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Recruiting physics graduates is important to drive innovation in food & drink, says the IOP

You’re young, you’re bright, you have a degree in physics. Where do you look to start your career?

Oil and gas? Defence? Transportation? Education? Computing? Why not try a move into consulting, IT or even law?

The list of potential employers for physics graduates on careers websites such as Prospects and BrightRecruits is long, but you are hard pressed to find any reference to food & drink.

That’s a problem, says a new report from the Institute of Physics produced in partnership with major food manufacturers such as PepsiCo and Unilever.

Because food & drink needs more than food scientists and chemical engineers. To keep driving innovation and growth, it increasingly needs trained physicists.

Why? Take the growing use of simulation and modelling in manufacturing processes. “New processing equipment is often tested in silico before being trialled in reality, and computational fluid dynamics can be brought to bear on anything from reducing the energy usage of new freezer cabinets to choosing the best design of teabag to enhance flavour infusion,” says Dr Robert Farr, a physicist working for Unilever.

Or coffee brewing. “Coffee beverage manufacturing is replete with problems on the flow of powders, the creation of metastable states and the evolution of foams and colloid structures,” says Dr John Melrose of Jacobs Douwe Egberts.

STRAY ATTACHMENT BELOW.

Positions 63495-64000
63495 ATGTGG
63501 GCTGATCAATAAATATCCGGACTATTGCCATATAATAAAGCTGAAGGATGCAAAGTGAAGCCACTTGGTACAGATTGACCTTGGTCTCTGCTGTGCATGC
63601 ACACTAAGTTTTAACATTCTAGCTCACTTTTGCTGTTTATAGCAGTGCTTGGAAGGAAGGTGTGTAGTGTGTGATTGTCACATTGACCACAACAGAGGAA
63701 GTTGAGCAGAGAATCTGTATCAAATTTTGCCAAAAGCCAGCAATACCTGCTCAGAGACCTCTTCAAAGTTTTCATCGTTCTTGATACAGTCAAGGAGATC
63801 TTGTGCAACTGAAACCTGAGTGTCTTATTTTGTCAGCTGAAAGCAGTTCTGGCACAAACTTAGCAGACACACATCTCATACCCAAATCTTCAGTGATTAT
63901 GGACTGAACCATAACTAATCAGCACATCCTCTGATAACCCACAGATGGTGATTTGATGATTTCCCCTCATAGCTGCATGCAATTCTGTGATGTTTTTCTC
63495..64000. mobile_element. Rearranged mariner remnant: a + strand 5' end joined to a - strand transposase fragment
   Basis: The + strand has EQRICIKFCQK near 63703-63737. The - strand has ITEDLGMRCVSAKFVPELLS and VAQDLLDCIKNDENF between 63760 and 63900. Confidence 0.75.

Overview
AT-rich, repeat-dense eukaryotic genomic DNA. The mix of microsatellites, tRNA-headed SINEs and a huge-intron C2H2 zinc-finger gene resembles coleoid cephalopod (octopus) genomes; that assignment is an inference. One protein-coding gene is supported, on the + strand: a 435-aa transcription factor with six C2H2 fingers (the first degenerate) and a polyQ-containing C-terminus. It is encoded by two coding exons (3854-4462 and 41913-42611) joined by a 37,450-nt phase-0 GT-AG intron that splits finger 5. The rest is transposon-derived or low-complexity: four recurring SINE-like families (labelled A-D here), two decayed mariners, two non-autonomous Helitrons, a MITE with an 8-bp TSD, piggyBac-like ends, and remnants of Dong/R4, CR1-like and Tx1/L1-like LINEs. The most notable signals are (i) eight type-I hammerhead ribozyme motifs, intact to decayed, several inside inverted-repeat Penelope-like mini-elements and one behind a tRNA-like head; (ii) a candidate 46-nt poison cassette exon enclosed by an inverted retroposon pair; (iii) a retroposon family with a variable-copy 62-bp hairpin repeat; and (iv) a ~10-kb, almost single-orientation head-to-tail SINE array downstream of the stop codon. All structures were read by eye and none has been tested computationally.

At the same time, the food industry’s scale, opportunities for career progression and unique challenges should make it a great fit for ambitious physics graduates. “The challenges facing food manufacturers require problem solvers with keen analytical skills – an attribute of trained physicists, for whom food manufacturing can provide many interesting challenges,” says Professor Roger Eccleston of Sheffield Hallam University.

Disappointingly, this isn’t reflected in recruitment numbers right now.

“Physicists are important to innovation in food manufacturing. But they’re under-represented in the sector,” the report warns.

To help address this, the IOP has kicked off efforts to highlight food & drink as an exciting, rewarding career choice for physicists, and to raise the profile of the sector among physics graduates.

But the industry itself can also do much more to attract physicists, the IOP says. Jacobs Douwe Egberts, for example, runs an internship scheme for its R&D department, which it is now looking to broaden to include physics graduates.

“In the course of the IOP’s consultations, it was clearly articulated from industry partners that the future growth of the sector will rely on manufacturers recruiting physicists. [We] would encourage the creation of similar programmes elsewhere where they don’t currently exist, and greater efforts to take on physics students among existing schemes.”

It’s a clear challenge to the food & drink industry: lay the foundations now to widen your talent base, or risk being left behind. It really isn’t rocket science.